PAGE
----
Issue IV – Kofi Awoonor and The Challenge Beyond

Today, we have come not to be led by the poet-cantor. We have come on this sacred journey to internalize the power of his poetry, and that that is the challenge of history. It is said that death is a monument on the social landscape. Coupled with its willing partner, dates, we are not only reminded that life is transient but also, we have to live until it comes. Once, the ancient Ewe poet-cantor, Akpalu said that (and we put it in our own words) – do not worry if death comes when the seats are all taken for; he brings his own. The deepening aesthetic of death is a synonym to life, they are twins actually. This respect is what we pay to the master-poet, Kofi Awoonor, a year on after his unfortunate passing.
There are people that we will never meet in person. There are people that we become familiar with because of the traces of themselves that they leave behind on sheets of papers. One of those who fall in that category for many of us is Kofi Awoonor. Yet, when we discover them, they become part of self and we want to carry on what they left behind.
‘’When the final night falls on us
as it fell upon our parents,
we shall retire to our modest home
earth-sure, secure
that we have done our duty
by our people;
we met the challenge of history
and we were not afraid’’
– Kofi Awoonor, To Feed Our People
In the end, the poet will not be eternal; his voice will be. Poets are natives of everywhere and nowhere. We claim their words because they speak to us. They seek to map us. It is here that we succumb to the enormity of this task – life. We prowl history to discover the other cousins and to see the poetic borders of our evolutionary being, social function and a construction of identity. It is this call that tolls and invites a breed, poets/writers.
Poems.
1. Awoonor’s Gone                                              – Afya Kiss-iwaa Ocran
2. Elegy For A Bard                                            –  Rasaq Malik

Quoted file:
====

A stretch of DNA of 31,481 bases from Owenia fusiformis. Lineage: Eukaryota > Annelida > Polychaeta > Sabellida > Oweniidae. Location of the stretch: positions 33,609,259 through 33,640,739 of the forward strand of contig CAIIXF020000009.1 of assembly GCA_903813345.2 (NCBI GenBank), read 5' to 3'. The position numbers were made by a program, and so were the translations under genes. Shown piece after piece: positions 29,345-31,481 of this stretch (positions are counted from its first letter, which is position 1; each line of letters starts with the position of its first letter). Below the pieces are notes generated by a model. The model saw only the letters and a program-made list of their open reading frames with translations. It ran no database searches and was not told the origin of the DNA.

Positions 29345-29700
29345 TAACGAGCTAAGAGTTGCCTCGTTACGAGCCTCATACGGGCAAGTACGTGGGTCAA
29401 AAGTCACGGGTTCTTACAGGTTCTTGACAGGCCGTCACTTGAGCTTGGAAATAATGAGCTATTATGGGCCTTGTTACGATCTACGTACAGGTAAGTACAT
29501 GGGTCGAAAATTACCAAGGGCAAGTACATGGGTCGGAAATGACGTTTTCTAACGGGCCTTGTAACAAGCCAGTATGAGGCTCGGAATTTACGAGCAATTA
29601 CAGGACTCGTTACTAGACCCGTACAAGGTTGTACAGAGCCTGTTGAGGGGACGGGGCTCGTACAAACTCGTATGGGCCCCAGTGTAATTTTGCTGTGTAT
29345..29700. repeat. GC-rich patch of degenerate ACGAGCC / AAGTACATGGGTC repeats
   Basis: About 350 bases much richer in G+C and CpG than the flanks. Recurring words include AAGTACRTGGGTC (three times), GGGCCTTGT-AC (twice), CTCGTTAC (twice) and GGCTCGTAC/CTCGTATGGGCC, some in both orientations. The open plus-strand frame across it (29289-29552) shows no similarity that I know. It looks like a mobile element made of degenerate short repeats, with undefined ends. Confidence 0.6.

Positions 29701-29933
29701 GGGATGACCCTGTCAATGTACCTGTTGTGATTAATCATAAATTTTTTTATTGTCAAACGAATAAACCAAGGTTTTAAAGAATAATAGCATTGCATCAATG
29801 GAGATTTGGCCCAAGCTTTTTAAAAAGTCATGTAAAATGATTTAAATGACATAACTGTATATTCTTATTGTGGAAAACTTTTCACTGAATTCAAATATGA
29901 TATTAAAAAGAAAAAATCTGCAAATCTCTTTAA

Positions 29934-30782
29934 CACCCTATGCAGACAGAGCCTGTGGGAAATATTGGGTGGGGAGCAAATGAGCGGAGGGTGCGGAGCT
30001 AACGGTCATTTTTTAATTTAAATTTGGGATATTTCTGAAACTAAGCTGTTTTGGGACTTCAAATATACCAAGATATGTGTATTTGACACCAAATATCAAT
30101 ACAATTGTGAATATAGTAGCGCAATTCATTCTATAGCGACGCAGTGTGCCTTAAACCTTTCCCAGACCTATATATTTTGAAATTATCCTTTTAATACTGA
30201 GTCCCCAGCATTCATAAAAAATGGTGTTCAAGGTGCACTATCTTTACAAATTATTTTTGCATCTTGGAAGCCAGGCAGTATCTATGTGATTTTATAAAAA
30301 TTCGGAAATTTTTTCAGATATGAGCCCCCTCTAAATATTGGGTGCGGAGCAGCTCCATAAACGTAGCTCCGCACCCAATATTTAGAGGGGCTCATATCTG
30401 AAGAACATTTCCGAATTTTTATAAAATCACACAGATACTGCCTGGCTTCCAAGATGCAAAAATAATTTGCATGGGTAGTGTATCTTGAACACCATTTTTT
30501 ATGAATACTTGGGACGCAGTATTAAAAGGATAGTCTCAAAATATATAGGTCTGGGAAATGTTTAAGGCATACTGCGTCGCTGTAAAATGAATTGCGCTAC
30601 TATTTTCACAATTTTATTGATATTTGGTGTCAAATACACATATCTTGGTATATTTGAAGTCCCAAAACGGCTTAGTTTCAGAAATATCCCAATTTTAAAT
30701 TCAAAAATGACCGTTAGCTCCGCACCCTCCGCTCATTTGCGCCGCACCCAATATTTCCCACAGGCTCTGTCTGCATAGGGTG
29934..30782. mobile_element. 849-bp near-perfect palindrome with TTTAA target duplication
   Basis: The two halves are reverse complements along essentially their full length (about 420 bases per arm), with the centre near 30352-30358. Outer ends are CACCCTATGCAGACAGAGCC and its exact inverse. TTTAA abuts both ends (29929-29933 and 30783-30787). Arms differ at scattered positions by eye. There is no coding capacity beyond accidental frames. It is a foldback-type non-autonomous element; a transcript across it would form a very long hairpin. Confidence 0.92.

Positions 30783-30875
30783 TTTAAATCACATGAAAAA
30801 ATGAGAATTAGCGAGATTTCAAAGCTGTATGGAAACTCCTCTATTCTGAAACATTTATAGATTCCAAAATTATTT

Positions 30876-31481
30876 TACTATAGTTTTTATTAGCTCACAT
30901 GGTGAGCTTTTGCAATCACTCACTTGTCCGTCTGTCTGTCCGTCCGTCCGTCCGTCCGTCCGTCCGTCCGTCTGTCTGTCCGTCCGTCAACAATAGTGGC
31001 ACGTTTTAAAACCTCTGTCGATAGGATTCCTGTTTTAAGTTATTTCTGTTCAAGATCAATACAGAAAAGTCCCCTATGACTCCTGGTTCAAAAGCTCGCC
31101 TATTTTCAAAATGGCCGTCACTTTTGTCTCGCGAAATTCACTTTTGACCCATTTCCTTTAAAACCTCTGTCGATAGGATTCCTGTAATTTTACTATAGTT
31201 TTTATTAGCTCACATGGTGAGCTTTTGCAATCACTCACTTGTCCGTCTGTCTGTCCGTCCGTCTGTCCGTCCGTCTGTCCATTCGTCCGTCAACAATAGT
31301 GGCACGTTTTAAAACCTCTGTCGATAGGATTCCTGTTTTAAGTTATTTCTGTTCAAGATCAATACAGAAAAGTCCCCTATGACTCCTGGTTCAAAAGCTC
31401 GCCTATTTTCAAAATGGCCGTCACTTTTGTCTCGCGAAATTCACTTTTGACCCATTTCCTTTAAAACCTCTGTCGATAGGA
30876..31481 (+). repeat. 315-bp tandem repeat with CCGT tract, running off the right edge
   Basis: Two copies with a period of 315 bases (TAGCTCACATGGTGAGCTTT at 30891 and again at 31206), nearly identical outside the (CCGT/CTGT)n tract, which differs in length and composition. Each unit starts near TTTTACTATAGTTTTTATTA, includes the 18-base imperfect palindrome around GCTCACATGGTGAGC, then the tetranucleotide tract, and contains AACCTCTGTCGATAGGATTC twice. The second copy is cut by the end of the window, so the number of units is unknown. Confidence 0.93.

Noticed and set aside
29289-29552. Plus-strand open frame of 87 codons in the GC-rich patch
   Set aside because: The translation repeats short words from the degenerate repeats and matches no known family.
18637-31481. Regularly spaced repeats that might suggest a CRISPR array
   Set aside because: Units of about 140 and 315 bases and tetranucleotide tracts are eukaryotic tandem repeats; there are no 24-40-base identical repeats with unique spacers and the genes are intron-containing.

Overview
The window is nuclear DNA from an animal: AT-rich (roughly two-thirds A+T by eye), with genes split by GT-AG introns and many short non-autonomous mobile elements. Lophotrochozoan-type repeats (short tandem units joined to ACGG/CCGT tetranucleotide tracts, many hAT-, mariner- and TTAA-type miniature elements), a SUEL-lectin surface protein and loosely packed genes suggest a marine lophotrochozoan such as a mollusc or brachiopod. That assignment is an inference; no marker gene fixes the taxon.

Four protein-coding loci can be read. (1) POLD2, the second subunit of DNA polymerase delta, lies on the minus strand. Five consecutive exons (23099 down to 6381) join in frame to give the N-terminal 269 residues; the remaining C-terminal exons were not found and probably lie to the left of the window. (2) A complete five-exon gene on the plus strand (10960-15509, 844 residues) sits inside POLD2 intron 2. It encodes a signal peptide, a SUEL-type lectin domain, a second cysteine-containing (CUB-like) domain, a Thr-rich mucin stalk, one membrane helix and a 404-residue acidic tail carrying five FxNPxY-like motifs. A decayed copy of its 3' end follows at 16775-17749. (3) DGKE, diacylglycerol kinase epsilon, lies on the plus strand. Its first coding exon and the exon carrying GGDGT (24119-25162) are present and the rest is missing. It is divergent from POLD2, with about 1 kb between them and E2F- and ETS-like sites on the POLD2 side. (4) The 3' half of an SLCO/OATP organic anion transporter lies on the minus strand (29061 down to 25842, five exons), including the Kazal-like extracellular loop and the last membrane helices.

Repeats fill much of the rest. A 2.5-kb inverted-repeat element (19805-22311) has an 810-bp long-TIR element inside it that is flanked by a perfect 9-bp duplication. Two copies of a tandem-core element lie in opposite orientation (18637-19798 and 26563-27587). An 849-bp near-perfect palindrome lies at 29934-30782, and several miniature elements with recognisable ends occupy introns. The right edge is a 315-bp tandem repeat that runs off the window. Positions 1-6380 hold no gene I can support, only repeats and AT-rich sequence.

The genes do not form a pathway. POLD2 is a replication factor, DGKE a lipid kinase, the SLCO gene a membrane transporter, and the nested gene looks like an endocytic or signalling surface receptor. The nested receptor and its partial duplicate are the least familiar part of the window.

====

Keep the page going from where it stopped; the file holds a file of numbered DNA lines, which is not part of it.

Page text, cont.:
3. Nkem, My Own                                                – Atta Atta Brown
4. Four Poems                                                    – Afam Akeh
5. Taboo                                                             – Mawuli Adzei
6. A Song For Nyidevu For Afetsi who survived  –  Kofi Anyidoho

With Aisha Nelson
Kwabena Agyare Yeboah
Weta, Volta Region
21st, September, 2014

Advertisements

A Song For Nyidevu For Afetsi who survived

By Kofi Anyidoho

They say the Panther died in his sleep
But not without a Leap
The Hippo drowned in a Pool of Blood
But with a gentle Smile on his Face.

So you brought Death Home
In a Harvest of Ancestral Songs
Took down his Battle Dress
Gave him a Gown of Flames
Wrapped in Laughter’s Tender Care
Removed the Thunder from his Voice
the Lightning from his Eyes.
You placed a Rainbow on His Face

You explained to Death
How and Why he must be Brave
Turn his back upon the Grave
So the children in their Sleep
May Dream the Future
Filled with Hope,The Promise of Hope

Bio.
Born in 1947, Kofi Anyidoho is a Ghanaian poet and professor who comes from a family tradition of Ewe poets and oral artists. He was educated in Ghana and the U.S., gaining his PhD at the University of Texas.

Note : The indentation that appears here is not the original. WordPress’ in-built formatting code does not allow it to appear as it is written. This poem first appeared on Prof. Kofi Awoonor’s memorial brochure.

Taboo

By Mawuli Adzei

I am a wandering entity
disbursed into empty spaces
fated, perhaps, to die
where seven roads meet

But, Fates, if I should live this life again
yoked at conception as an island  of yolk
in a sea of albumin
some hydrocephalic tadpole
locked in mortal combat for survival
or a product